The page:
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That’s My Nature - 11/29/2010

You’ve all heard the story about the poisonous spider which, during flood season, asked a frog to carry him on his back to the other side of a swollen river so that they’d both be safe.  The frog said, “Why should I carry you across?”  The spider said, “For humanitarian reasons.   It would save my life and you could feel that you had done a good deed.”  The frog said, “Yes, but you might sting me and kill me.”  The spider said, ‘Why would I do that?  It would kill me, too.”  The frog thought about it and said, “That makes sense.  Hop on my back.”   Halfway across the river, the spider did, indeed, sting the frog.  With his dying breath, the frog looked at him and said, “Why did you do this?”  And the spider said, “I couldn’t help it, it’s just my nature.”

Oddly enough, there are many human beings who live their lives in a similar manner.  They justify, rationalize and excuse behavior that’s often detrimental to themselves and others because it’s their nature.  It’s evident in the behavior of addicts, as well as other individuals who are exceedingly rigid, obsessive, controlling, abusive, angry or depressed.  Most of them are intellectually aware of their behavioral problems, yet they continue to act in the same self-destructive manner, declaring, “It’s my nature.”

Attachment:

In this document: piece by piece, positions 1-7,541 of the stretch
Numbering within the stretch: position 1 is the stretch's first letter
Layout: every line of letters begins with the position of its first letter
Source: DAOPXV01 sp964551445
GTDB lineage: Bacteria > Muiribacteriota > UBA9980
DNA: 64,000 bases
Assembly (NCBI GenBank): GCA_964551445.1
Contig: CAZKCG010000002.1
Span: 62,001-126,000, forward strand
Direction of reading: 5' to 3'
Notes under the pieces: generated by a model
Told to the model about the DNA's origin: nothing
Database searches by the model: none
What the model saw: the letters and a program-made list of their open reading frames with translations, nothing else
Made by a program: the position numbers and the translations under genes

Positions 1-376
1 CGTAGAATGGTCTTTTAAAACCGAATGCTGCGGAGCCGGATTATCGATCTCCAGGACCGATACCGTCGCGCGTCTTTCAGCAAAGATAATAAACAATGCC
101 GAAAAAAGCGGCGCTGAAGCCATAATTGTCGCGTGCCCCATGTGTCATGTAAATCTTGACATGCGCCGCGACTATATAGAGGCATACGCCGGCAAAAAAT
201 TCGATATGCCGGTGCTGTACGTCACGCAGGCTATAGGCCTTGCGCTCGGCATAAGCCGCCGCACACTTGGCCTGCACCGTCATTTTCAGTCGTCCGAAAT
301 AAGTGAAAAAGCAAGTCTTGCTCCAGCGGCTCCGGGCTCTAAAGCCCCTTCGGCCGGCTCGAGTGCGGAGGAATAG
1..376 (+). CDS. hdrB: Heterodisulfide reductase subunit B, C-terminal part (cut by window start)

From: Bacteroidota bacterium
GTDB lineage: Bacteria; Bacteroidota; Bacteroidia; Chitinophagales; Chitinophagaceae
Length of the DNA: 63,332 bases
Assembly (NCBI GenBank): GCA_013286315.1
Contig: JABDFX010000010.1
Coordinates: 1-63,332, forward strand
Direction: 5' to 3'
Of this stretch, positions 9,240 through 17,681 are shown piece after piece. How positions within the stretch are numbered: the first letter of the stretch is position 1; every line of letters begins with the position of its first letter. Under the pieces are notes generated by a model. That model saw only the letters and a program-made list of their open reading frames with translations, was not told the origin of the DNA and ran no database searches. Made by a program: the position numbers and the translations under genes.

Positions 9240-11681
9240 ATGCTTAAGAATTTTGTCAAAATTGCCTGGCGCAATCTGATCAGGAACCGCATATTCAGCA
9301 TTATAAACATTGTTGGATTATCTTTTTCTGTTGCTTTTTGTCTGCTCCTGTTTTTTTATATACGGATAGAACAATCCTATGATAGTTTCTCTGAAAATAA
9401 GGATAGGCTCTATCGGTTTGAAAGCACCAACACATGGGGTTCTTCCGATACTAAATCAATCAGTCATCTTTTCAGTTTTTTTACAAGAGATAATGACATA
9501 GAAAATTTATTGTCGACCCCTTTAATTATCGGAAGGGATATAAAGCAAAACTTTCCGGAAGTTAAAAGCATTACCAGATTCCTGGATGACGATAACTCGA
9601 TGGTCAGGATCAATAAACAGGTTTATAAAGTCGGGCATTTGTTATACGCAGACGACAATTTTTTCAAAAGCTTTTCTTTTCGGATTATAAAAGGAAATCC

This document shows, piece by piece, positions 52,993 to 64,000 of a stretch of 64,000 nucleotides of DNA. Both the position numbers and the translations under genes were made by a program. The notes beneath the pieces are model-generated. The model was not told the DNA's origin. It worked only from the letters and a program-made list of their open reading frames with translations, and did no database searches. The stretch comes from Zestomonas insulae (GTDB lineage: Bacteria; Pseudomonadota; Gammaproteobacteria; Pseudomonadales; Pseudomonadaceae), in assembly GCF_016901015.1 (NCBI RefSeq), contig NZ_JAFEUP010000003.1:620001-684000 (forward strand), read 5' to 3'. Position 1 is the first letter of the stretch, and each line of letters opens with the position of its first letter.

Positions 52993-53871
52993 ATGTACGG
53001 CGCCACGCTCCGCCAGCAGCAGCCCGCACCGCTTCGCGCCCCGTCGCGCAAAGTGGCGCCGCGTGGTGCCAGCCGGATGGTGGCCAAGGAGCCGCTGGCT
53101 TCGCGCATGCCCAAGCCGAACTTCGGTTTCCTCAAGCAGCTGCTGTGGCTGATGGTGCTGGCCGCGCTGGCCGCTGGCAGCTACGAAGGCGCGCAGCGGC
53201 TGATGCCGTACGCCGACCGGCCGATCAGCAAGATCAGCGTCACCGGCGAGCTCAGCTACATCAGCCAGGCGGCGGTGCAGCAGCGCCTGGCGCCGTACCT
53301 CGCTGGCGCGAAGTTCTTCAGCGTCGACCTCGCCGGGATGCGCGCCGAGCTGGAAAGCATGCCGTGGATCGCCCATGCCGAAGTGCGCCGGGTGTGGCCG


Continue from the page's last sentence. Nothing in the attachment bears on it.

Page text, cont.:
But, nature alone shouldn’t be allowed to control you.  There are many occasions when you must behave in spite of your predispositions, impulses and feelings.  It’s not easy, but I’ve seen some people change.  However, it often required a catastrophic event to make them realize that they could no longer indulge their nature.  They had to listen to another voice inside them that knew right from wrong, constructive from destructive and what they wanted from what they felt obligated to do.  

Brandon is a quintessential example.  It took him fifty-eight years to realize that he could do something about his behavior.  I originally saw him in therapy twenty years earlier.  At that time, he came because his wife insisted.  He demonstrated little insight or desire to look beneath his surface.  He was a mid-level executive who was resigned to the hand life had dealt him.  He was comfortable earning what he did and doing work that was neither challenging nor threatening.  He  was highly rigid, dull and totally lacking in spontaneity.  Life afforded him little joy, but it included little pain.  This orientation wasn’t restricted to his work alone.  It went back to childhood, which included a highly organized, rigid mother, who lived her life similar to the way Brandon lived his.  She was dutiful, responsible and carried out her obligations, but that was all.  Brandon’s relationships with his wife and daughter were highly similar to the one he experienced with his mother, i.e., they could find little  to criticize him for.  However, they could have accurately said that, although his body was there, God only knew where his emotions were.